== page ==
The Zwickau plant, known for producing VW’s ID series electric cars, and the Dresden facility have returned to full-shift operation, signaling a commitment to EV manufacturing.
Despite this move, there is still a looming threat to jobs. The automaker may have to make tough decisions in the long term.
According to a company spokesperson, up to 2,200 jobs in Zwickau could be at risk if demand for EVs does not pick up.
In early October, Volkswagen temporarily halted one production line in Zwickau and suspended production of the ID.3 in Dresden.
This decision came after Volkswagen terminated its long-standing three-shift agreement with Zwickau workers, already having reduced hundreds of jobs in the past.
Zwickau, which currently employs over 10,000 people, might be facing more job cuts in the near future.
Volkswagen is actively working to improve its EV production, although the electric car plant in Zwickau is not operating at its full capacity.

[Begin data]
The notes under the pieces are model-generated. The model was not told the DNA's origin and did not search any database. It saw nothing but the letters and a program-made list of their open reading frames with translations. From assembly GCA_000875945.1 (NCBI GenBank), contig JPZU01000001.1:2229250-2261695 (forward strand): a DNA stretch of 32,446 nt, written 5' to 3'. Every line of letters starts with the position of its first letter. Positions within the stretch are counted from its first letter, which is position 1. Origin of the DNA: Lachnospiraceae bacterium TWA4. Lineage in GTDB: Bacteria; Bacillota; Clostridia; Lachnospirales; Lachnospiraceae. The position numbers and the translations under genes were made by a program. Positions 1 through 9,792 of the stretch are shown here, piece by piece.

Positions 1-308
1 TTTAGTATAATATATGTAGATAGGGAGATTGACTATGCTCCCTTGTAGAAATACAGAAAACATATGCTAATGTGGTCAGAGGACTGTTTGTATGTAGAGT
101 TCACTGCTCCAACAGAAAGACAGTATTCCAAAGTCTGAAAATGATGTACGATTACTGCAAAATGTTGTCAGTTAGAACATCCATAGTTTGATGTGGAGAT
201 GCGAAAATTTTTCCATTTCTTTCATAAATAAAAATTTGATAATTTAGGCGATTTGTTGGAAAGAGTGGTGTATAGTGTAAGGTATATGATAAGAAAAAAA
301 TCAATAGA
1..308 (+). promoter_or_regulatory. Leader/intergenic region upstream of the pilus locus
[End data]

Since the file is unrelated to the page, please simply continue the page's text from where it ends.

The facility has the potential to produce up to 300,000 EVs annually but is on track to produce around 218,000 vehicles this year.
The company anticipates a production volume of approximately 200,000 vehicles in the coming years if market conditions do not change significantly.
While Volkswagen did observe a slight increase in demand for EVs, the overall market has been challenged by a drop in demand following the reform of environmental incentives, which reduced purchase premiums starting in 2023.
In June, Volkswagen also scaled back production of electric cars at its Emden plant due to weakening sales, with demand falling nearly 30 percent below initial production projections.
Additionally, Volkswagen recently confirmed that its upcoming flagship model, Trinity, will be produced in Zwickau instead of Wolfsburg.
Meanwhile, Wolfsburg will be the future home of an all-electric SUV, expected to debut in late 2026.